Yo! Kids! What up?

No use complaining when you are playing New York on a Saturday night. While it may be only the grubby Academy Theater and not the Garden, a whiff of New Kidmania remains. By nightfall, about a thousand fans mill about West 43rd Street across from the New York Times building. The young ladies and the paper of record engage in a bit of a culture clash when Times delivery trucks try to get the early Sunday editions out to its erudite readers. The fans, not many concerned about the latest shenanigans in Bosnia, yield no ground.

From an upstairs perch, I open a window and look down. For three seconds I’m a teen idol. First screeching, then yowls of anger. “Get us Jordan! Pleeese!!”

Danny Wood smiles. He’s seen it so many times, it doesn’t faze him at all.

“I like our fans a lot,” Wood says. “Most of them are really polite when they come to my house. It’s the ones who don’t have a life outside of us that concern me.”

Wood, who still lives with his parents in Dorchester, has declared one aspect of his life off-limits: his son. While the fact is not widely publicized, two New Kids, Wood and Wahlberg, have kids of their own. They remain single.

“That’s none of your business,” Wood says. “If someone asks me about that, I don’t answer them. I just look straight ahead. I don’t want him to be involved with all of this. I’ll let him decide when he’s old enough.”

Pretty mature words from a teen pinup. Talking with other band members, one finds a mixture of young adults mature beyond their years and also evidence that growing up a rich New Kid created a parallel universe.

“When I first got started, all I really wanted to do was make a few dollars, get laid, and have a few people recognize me,” Wahlberg says with a grin. He scratches his goatee and tugs at his University of Michigan basketball jersey while he awaits the beginning of the New York sound check. When asked how fame and wealth have affected him, Wahlberg turns philosophical.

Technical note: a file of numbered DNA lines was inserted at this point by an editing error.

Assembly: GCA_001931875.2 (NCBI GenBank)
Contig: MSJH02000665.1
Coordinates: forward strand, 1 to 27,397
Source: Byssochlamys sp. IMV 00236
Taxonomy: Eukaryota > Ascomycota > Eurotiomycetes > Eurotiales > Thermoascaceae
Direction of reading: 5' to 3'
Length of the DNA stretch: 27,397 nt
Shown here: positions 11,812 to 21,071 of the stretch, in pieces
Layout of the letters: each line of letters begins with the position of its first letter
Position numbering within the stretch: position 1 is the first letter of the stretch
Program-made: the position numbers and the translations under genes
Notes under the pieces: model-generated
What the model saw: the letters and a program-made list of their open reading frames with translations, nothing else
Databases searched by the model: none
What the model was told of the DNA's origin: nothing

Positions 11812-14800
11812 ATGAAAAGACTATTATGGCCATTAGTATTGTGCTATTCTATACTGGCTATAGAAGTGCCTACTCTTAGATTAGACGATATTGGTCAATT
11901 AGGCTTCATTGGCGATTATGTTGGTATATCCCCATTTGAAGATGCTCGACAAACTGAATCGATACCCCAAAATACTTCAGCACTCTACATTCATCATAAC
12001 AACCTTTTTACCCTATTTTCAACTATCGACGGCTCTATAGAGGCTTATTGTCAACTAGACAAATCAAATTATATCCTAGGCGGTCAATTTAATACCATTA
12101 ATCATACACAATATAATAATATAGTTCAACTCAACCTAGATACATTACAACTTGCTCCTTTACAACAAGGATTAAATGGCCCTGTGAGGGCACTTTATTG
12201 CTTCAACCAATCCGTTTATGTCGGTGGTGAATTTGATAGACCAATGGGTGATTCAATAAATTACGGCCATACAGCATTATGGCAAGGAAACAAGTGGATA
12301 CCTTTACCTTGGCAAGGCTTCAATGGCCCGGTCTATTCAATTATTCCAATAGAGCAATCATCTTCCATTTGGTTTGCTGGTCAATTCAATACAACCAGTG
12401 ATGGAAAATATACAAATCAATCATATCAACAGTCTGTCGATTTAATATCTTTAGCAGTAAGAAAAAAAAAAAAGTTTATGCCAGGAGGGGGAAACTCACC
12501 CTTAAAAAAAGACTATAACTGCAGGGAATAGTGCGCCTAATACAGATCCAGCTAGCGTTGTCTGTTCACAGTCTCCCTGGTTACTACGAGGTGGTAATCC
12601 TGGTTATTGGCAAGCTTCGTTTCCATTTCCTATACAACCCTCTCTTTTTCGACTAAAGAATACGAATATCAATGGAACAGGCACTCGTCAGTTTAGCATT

“I’d like to raise my kids just like my dad did; I just don’t want to drive a truck. I’ve learned to accept things the way they are. Sure, I could go out and buy 10 Ferraris tomorrow. But when I get home and see my Range Rover, I say to myself, ‘I love my Range Rover. What do I need 10 Ferraris for?'”

Wahlberg departs into the chaotic backstage of the Academy. Rumors abound that the Gloved One might attend. MTV VJ John Norris cools his heels in the basement bemoaning the lack of substance on his network. MTV isn’t playing NKOTB. Norris will wait for over an hour. Upstairs, members of Diva Soul, a girl group that Wood manages, demand to see their boss. To top it off, the guy supposed to iron Joey’s shirt went to get a haircut.

Jordan and Donnie finally come down the stairs to chat with Norris. When he asks why six-year-olds aren’t coming to their shows anymore, Knight cracks, “Now they have Barney.”

“Ten minutes to showtime,” shouts a handler. Danny borrows a pen and signs contracts. Downstairs, Donnie is finishing up with Norris when little brother Marky Mark appears. Mark, looking very James Deanish, is fully clothed and barely awake. He’s been night-shooting The Basketball Diaries with Leonardo DiCaprio. When Donnie hugs him, he winces. Donnie clasps his hand on Marky’s shoulder in an older-brother way, affectionately head-butts him, and says, “It’s gonna be funky.” Marky looks confused.